One could say it is a privileged milieu. One imagines some of these characters as educated: Franz makes a protest sign that says “This art historian kills fascists.” Helmut, on the other hand, is a bit of a chancer. So Schön took as its milieu those who worked in the incidental trades of the German postwar consumer economy. So Pretty seems more to evoke the milieu of those who work in incidental capacities in the information economy, but would rather make their own art. In psychogeographic terms, this is Brooklyn, including that part of “Brooklyn” that is actually in Queens.

Manhattan appears only as a site of protest and police. We glimpse the brand names of some Fifth Avenue stores, selling coercively normative designer beauty.14 There probably cannot be a counter-economy of the beautiful, for the beautiful in this world can only be expensive, exclusive, and driven by envy: fascist fashion. But perhaps there can be a counter-economy of the pretty. In its utopian form, the pretty leaves the subtle violence of normativity behind. It isn’t interested in norms at all. To be pretty is to offer a gift of the specificity of one’s art of the self, gratis, to all. Of course, the pretty isn’t egalitarian, as it has to remain rare. And it’s still connected to youth, eroticism, and the fleeting—So Pretty abounds in flower motifs.

Flowers are one of the gifts offered, by Franz to Tonia, when he comes calling. She makes a salad for him, which he picks at while she makes it, before she shoos him away. He takes a pickle from the fridge instead. He made a gift of his bed to her at the start of the film, but now there’s no reciprocity between them. The thing about gifts is that they can’t really be returned, or can’t be returned in the same form, or can only be offered on to someone else. So Pretty is full of gifts, of sharing, but this utopia is always incomplete, always changing, there is always some gift unreturned.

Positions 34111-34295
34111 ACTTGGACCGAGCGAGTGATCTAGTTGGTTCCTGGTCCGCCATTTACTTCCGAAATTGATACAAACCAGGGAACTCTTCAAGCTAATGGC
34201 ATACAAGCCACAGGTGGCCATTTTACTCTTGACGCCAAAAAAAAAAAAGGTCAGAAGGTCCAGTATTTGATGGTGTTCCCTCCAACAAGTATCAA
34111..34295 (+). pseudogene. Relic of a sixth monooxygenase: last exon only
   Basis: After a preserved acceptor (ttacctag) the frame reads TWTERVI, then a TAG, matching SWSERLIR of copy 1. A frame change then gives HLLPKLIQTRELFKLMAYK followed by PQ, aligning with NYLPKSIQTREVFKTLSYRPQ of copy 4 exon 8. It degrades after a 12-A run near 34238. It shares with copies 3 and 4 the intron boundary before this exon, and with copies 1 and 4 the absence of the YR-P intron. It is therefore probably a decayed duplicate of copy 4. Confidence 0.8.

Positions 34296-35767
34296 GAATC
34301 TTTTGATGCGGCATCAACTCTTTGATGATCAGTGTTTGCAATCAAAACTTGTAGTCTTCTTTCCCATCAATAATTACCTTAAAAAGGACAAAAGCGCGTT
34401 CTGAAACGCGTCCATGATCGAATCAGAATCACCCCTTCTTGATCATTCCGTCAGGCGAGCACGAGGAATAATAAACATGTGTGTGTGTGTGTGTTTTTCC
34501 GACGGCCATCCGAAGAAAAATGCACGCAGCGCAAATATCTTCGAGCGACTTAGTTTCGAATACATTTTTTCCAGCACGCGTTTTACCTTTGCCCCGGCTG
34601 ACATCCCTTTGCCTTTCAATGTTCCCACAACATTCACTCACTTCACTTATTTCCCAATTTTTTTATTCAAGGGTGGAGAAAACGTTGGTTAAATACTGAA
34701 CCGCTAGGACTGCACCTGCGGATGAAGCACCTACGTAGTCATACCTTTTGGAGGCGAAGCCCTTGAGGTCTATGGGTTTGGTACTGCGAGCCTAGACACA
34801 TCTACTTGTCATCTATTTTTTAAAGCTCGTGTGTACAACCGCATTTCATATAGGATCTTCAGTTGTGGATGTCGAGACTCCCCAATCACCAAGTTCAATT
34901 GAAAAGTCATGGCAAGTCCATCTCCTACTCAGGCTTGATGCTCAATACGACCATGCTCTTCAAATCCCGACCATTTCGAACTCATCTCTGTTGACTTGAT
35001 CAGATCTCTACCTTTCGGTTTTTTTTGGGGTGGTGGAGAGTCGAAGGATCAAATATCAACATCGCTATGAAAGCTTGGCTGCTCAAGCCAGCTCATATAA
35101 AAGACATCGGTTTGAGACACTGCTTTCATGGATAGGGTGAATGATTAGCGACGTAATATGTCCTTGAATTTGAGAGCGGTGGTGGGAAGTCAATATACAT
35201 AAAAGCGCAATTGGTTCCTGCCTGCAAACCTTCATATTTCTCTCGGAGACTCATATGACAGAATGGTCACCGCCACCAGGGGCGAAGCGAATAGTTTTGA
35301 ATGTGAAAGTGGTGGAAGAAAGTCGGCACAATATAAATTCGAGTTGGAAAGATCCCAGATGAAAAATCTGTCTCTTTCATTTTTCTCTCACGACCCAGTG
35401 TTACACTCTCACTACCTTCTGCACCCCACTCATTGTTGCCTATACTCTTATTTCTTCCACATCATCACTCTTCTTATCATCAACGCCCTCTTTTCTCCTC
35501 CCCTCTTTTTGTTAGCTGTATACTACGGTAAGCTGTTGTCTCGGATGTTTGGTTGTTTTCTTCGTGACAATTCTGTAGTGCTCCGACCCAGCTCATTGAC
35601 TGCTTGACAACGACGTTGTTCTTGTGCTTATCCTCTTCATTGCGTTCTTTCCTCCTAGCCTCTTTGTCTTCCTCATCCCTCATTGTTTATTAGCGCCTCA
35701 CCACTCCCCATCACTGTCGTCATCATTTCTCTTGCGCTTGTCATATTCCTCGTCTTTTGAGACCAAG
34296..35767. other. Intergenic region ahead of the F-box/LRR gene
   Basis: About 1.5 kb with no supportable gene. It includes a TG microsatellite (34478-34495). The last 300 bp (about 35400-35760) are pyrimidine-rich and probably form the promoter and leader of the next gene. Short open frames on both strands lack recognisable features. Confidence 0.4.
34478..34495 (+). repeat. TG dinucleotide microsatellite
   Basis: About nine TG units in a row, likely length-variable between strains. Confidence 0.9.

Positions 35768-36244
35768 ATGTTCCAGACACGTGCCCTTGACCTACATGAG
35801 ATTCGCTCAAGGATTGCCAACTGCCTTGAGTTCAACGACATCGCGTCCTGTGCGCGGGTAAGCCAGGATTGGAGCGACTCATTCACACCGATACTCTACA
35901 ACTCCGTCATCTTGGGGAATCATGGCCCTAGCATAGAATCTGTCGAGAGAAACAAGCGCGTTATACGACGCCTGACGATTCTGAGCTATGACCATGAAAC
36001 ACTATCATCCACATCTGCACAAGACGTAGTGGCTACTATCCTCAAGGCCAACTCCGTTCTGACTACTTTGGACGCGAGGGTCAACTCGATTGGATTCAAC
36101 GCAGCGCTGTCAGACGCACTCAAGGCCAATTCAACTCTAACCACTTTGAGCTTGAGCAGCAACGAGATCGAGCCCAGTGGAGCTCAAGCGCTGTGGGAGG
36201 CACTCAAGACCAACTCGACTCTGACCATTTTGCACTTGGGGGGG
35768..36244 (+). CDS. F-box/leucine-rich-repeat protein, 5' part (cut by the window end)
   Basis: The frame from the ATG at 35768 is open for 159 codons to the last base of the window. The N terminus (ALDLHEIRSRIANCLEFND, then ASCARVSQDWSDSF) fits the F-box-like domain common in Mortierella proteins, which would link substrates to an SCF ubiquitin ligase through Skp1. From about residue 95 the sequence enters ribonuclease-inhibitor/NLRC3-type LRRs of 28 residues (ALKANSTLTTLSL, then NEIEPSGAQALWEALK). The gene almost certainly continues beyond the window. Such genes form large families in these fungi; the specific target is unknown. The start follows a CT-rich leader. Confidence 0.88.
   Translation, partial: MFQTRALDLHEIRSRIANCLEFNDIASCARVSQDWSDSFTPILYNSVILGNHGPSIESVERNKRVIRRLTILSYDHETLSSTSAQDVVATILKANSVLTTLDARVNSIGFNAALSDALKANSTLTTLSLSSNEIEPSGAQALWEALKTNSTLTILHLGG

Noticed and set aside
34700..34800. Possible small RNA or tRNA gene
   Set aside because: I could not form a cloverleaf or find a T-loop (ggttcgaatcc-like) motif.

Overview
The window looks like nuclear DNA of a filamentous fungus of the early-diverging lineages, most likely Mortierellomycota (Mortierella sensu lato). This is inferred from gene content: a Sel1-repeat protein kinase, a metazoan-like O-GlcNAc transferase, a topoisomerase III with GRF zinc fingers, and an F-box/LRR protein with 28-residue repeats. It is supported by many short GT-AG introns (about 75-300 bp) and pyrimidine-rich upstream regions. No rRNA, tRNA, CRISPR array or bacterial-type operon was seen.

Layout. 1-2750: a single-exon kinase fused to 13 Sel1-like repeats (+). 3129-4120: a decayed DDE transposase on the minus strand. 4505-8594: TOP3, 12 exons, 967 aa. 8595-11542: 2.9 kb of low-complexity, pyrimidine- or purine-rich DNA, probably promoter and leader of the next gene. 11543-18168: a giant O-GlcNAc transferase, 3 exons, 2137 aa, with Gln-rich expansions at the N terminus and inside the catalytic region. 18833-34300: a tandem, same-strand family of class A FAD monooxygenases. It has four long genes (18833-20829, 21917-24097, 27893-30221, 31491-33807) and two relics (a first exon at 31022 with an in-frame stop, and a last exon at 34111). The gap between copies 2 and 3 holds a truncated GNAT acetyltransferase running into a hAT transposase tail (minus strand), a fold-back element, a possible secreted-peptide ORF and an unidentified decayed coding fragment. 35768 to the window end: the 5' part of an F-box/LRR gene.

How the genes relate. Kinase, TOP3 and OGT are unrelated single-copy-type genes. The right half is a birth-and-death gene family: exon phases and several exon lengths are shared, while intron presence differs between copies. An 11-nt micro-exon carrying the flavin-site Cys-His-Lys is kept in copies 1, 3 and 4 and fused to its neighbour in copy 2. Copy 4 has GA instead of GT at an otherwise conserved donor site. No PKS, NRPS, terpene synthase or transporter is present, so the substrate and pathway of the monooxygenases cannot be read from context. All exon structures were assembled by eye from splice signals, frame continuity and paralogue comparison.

What makes the utopian side of the pretty possible is an at least partial escape from the commodity. In So Schön, Franz comes to the shop where a friend works to steal with his complicity. In So Pretty, Franz gets Paul to let him into the cinema where Paul works for free. Later, Franz calmly tells Paul an extraordinary story about being present in the grocery store when it is robbed, admiring the style of the robber, and himself making off with a loaf of bread. It’s a scene that gestures to a tension in utopia’s relation to violence. Violating the violence of property might be what enables utopia’s distance from all other forms of violence. The utopia of the gift occupies exactly the same space as the commodity economy and depends on it. It just keeps twisting it into little situations were something pretty might arise.

When the utopian holds violence at bay, even momentarily, the utopian can then become a situation in which to explore other tensions, between what has to be specific and what could become, let’s say, generic, a shared quality. From Schernikau, the film takes the simple gesture of making coffee as a kind of metonym for shared life, for care. And yet when Tonia offers Erika water rather than coffee, it’s a flirtation, an invitation to couple, rather than to commune. The same tension runs through sexuality: while Helmut whips the asses of Franz and then Tonia for fun, Paul takes pictures, while Erika is distracted by her phone. The group never succeeds in subsuming everyone into it.

Not even politics unites them. Helmut organizes the group for an anti-fascist demonstration; Erika complains to Paul that they’ve been sucked into some white bullshit. Race, among other things, cuts across utopian promise. When Franz declares his love for Paul, Paul responds: “You can’t love me. I’m a corpse.” It’s hard not to read it in terms of black social death.15

The group makes signs for a demo, but Erika does not come. Tonia’s says: FEMME AS IN FUCK YOU. And yet it is not so much opposition, to fascism, to whatever, that binds them. At another demo, Paul and Erika kiss, then Helmut and Erika kiss. There’s a tension between being unified through negation, because they fight fascism together, and when they can be connected, partially, serially, by affirming something else.